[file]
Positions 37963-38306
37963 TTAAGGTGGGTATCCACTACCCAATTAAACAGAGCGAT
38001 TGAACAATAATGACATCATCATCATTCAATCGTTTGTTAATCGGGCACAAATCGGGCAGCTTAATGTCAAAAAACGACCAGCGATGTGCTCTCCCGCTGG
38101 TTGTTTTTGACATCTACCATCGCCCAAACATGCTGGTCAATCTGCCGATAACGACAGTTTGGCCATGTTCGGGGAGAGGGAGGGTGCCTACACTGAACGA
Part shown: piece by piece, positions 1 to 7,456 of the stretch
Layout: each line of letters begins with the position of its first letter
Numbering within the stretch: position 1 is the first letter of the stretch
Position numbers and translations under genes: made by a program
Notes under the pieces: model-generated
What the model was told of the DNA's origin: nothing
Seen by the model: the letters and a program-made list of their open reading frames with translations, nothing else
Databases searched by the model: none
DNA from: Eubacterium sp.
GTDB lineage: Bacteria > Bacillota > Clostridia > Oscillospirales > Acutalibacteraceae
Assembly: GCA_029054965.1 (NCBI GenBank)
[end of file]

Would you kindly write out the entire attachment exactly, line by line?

Positions 37963-38306
37963 TTAAGGTGGGTATCCACTACCCAATTAAACAGAGCGAT
38001 TGAACAATAATGACATCATCATCATTCAATCGTTTGTTAATCGGGCACAAATCGGGCAGCTTAATGTCAAAAAACGACCAGCGATGTGCTCTCCCGCTGG
38101 TTGTTTTTGACATCTACCATCGCCCAAACATGCTGGTCAATCTGCCGATAACGACAGTTTGGCCATGTTCGGGGAGAGGGAGGGTGCCTACACTGAACGA
Part shown: piece by piece, positions 1 to 7,456 of the stretch
Layout: each line of letters begins with the position of its first letter
Numbering within the stretch: position 1 is the first letter of the stretch
Position numbers and translations under genes: made by a program
Notes under the pieces: model-generated
What the model was told of the DNA's origin: nothing
Seen by the model: the letters and a program-made list of their open reading frames with translations, nothing else
Databases searched by the model: none
DNA from: Eubacterium sp.
GTDB lineage: Bacteria > Bacillota > Clostridia > Oscillospirales > Acutalibacteraceae
Assembly: GCA_029054965.1 (NCBI GenBank)